When there is no hope, and the days of the hopeless hope you once had have passed, when you are crowded in amongst the dead and the starving and the dying, in the cold and dark, you will see, only then, what you could not ever have imagined when the world was big and the sun was bright and the air was clear, and war was only a word for a place where others lived and died, and conflicts which were given names and had dates of when they began and when they ended, and numbers of dead and wounded were counted, and crosses were hammered into the thawing ground with the rounded iron backs of shovels that had dug the shallow graves by men too old to fight.

And you will know how it was that men had done this because you saw the grim and vacant disregard in their faces, inches from your own. And know that they they had planned and considered this one option and that other option, and each one had only one intent and that was to kill this many nobodies here and that many nobodies over there as they could. And the greatest sinfulness that we have known and written down in all the holy history books and agreed to since the beginning of time, held no sway with them. That men with no souls had done this. And they did it with hot white hatred.

I know that now, and I know that this war, this new war without an historical name yet, and with no end date to write in books, will have no end for me. I will die in the midst of it.

And I hope for death to come. I need to live and I want to die.

A Walk in the Park

Between the end of his first and the beginning of his second marriage, Arnold Bregman lived alone and he soon came to believe that he had been involved in a murder. He became certain that he had plotted, planned, and killed a man. A man he did not know. A man with whom he had no relationship. A man whose disappearance would never be attributed to Bregman. A murder with no motive, no means, no opportunity.

This certainty, no matter how implausible, would not loosen its grip on his mind. It came and went, but while in its hold, he had no reason to disbelieve it.

Distraught, and with no one he felt he could talk to, he consulted a psychiatrist referred by a friend. After a few sessions, the psychiatrist said Bregman showed no signs of psychosis and exhibited none of the signs of an aggressive, psychopathic, sociopathic, or dangerously disturbed personality.

But why then, Bregman asked, would I have such thoughts in the first place, and why can I not get these thoughts out of my mind?

Bregman was not an unintelligent man. He should have been prepared for the response, being familiar with what was said about psychiatrists and how they worked, but he was nevertheless surprised when the psychiatrist said, with his legs neatly crossed, and with a face as straight as the crease in his trousers, something like, “so tell me, why do you think that is so?”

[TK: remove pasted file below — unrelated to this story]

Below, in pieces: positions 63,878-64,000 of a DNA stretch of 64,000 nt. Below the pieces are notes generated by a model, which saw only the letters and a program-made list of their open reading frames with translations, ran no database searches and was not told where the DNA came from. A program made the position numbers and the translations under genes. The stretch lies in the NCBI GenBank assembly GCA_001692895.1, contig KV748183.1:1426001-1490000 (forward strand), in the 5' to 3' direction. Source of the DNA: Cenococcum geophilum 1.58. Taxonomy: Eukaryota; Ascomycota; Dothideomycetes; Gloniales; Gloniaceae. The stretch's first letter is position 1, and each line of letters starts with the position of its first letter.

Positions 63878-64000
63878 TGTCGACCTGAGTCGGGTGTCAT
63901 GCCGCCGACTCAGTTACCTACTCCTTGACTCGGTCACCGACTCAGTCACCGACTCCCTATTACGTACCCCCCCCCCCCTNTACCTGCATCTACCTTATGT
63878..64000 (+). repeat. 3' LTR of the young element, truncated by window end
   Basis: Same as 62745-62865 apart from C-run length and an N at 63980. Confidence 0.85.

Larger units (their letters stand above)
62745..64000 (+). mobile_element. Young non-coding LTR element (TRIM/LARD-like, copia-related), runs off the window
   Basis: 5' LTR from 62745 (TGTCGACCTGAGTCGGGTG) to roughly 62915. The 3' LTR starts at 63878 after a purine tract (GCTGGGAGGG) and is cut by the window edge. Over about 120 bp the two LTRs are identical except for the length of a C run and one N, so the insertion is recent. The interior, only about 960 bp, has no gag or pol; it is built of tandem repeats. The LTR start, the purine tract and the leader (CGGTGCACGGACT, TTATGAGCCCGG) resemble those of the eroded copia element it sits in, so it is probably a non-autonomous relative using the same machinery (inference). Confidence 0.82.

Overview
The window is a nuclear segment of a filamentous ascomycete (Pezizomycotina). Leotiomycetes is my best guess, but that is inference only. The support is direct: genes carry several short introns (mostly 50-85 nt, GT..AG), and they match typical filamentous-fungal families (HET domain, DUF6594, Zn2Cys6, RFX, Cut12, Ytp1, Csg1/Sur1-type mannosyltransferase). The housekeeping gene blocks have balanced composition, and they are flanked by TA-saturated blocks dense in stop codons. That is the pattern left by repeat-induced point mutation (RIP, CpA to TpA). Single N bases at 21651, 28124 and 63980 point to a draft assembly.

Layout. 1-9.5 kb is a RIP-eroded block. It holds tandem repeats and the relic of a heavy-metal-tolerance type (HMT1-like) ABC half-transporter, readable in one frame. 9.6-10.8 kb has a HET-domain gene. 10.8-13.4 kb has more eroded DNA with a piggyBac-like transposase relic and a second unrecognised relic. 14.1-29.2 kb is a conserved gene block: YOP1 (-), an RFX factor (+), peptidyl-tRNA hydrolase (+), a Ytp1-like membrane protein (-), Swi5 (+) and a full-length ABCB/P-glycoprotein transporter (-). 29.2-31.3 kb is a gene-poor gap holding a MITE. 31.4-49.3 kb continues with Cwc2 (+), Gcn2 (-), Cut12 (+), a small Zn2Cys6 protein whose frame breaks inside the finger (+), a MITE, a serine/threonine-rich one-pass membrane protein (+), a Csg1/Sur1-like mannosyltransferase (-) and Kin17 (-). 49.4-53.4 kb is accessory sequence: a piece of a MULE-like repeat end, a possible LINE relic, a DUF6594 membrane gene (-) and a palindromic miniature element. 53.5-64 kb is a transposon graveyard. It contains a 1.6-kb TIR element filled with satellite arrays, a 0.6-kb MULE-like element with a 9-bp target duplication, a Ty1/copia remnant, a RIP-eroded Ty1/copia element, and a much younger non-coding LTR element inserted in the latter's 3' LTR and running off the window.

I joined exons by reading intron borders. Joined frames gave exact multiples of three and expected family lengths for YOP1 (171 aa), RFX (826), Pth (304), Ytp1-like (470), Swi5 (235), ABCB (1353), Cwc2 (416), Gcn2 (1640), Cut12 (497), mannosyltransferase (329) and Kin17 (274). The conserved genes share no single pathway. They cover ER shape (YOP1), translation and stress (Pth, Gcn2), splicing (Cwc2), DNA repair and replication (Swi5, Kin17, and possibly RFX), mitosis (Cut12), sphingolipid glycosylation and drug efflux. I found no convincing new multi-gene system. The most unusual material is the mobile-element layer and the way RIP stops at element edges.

Bregman replied that he did not know and that he had hoped that the psychiatrist who had an array of framed, embossed, and signed diplomas from what appeared to be distinguished universities on the wall behind his desk, would be able to tell him.

“I see,” said the psychiatrist, which is another tactic Bregman should have expected from a Park Avenue psychiatrist, who, in his grey blazer and opened collared shirt, shifted in his seat on the chair opposite to Bregman, recrossed his legs in such a way as to align one leg over the other at the knee with no space whatsoever between his two legs and with the heel of his well-polished black oxford on his left foot only inches above the shoe on his right foot, and he looked at Bregman.

Bregman, following these appointments, often found himself attempting to replicate the same move while seated on the subway downtown but was never able to and he wondered if there was something unusual about the bones and ligaments of the man’s leg, or the width of the man’s hips, or if, perhaps, he was using this move to distract him enough from his troubles that he would begin to get to the bottom of things.

Nevertheless, over several weeks, Bregman increasingly doubted the value of continuing with therapy. He’d seen the psychiatrist, whose name was Ostrove, nodding off frequently during possibly pertinent parts of their consultations, which annoyed him to no end, though he had never been able to bring it up to the psychiatrist. This left Bregman feeling somehow unworthy of the man’s attention and that he must be a terribly boring person, despite the fact that this was the man’s job and he was being paid a great deal of money, which Bregman could ill afford.

Bregman recalled that his father had a low regard for psychiatry or psychotherapy of any kind. People, he said, should not wash their laundry in someone else’s sink. The only time he ever said that was after Bregman’s mother’s failed attempt at suicide.

Sometimes, Bregman thought that the psychiatrist was actually quite shrewd. He was merely playing at nodding off just to test Bregman. To see how far he could push Bregman to react to being treated so badly. To see if Bregman would not tolerate being so blatantly disrespected and that then his true, basic, typical male, belligerent self would emerge explosively, and his true violent and aggressive nature would be revealed. As if it lay silently deep inside him like a cat, crouched, taut, and ready to strike.